The recent wave of ransomware attacks on school districts in various U.S. states does not stop and has claimed new casualties. Digital forensics specialists reported an incident at some schools in Wakulla County, in Florida, where the school district has already met with its insurance company to determine the most appropriate measure.
Robert Pearce, the school district’s superintendent, mentioned that they have been in contact with hackers since the incident was spotted. “After infection the attackers contacted us to inform us about the situation, as well as to set the amount of Bitcoin demanded as a ransom; there are other details that I cannot reveal now, as an investigation is underway,” the superintendent said.
The district’s digital forensics team concluded that hackers did not managed to access students’ personal information; however, the attack shut down some school systems and email servers. “At this moment it is not possible to access all our systems, but operations have not stopped completely,” Pierce added. This is the third ransomware incident in a recently reported school district in Florida.
Nonetheless, bad news is not limited to Florida. The Central School District in Groton, a small town in Connecticut, has disclosed a ransomware infection in its systems that occurred during the past week. During the incident, the records of nearly a thousand students were exposed; compromised personal data include students’ full names, email addresses, dates of birth and school identification numbers.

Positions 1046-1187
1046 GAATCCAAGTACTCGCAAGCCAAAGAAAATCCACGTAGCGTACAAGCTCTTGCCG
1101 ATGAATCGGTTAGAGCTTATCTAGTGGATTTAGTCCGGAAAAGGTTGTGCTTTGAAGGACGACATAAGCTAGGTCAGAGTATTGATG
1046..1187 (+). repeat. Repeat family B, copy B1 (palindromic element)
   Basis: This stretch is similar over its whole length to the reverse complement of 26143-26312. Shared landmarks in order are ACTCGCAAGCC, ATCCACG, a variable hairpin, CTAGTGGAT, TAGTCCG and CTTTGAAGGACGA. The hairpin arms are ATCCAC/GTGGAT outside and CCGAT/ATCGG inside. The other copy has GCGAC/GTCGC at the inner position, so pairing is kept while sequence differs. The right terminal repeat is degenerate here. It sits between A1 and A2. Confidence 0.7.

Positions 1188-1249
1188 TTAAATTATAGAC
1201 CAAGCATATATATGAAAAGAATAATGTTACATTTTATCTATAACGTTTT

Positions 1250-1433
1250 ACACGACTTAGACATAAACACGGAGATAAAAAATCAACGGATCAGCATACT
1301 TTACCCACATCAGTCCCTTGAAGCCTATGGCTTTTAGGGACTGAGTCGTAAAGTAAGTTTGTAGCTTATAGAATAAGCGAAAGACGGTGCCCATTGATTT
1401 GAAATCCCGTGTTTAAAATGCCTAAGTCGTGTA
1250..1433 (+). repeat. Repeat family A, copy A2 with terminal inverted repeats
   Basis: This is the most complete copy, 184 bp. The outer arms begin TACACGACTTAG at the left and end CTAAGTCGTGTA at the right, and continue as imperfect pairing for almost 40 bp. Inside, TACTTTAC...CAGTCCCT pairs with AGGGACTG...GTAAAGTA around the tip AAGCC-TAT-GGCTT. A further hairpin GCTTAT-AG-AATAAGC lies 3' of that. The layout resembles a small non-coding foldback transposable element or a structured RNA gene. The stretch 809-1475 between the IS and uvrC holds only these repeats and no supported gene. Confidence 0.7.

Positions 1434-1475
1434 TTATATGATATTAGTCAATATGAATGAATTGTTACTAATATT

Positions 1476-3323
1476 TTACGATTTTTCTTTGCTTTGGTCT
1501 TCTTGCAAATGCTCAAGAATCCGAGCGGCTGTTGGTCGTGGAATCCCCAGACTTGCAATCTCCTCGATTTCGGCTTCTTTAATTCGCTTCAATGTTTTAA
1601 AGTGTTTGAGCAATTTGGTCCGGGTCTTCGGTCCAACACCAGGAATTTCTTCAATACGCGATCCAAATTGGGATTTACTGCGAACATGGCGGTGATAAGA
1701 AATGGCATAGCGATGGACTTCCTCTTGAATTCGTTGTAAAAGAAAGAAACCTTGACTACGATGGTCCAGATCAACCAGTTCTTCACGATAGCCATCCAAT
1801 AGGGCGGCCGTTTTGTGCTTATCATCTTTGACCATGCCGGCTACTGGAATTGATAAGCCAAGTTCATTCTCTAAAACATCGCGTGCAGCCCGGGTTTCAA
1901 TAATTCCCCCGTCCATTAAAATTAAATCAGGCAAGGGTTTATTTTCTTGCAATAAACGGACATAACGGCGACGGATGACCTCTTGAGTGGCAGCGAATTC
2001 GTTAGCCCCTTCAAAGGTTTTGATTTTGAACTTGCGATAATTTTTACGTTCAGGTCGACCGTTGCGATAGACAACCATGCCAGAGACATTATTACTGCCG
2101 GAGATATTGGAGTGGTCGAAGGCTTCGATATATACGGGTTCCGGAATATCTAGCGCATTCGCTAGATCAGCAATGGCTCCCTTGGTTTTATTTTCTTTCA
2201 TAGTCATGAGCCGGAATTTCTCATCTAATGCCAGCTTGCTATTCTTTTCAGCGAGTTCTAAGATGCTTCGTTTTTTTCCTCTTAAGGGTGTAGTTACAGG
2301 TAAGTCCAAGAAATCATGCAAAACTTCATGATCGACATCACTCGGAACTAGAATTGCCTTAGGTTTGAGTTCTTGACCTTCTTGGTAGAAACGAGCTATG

According to digital forensics specialists, the incident would have begun in November 2018 due to unauthorized access to one of the school district’s storage systems, which stopped receiving support and updates nearly 4 years ago. On this occasion, it was the FBI to notify Groton school authorities of the incident.
People from the small town Wolcott have reportedly been hardest hit by this incident, as authorities are continuing to investigate the attack that completely shut down access to the district’s school systems. “Our school systems were attacked, a team of digital forensics experts is working to regain access to the systems,” said Thomas Dunn, Mayor of Wolcott.
Finally, last June 13 users detected that the ransomware had blocked access to multiple storage systems. The incident forced authorities to shut down all computer systems in the district for more than a week.
Experts from the International Institute of Cyber Security (IICS) recently reported multiple similar incidents affecting school districts in other U.S. territories, mainly in New York and Louisiana, where it was even decreed, for the first time, an information security emergency estate, which allowed local authorities to obtain the resources needed to begin their data recovery process.
In other cases, such as Riviera Beach in Florida, local authorities decided to set a payment with the attackers and regain access to their systems immediately, as they considered the recovery process, in addition to being too costly, to be too slow.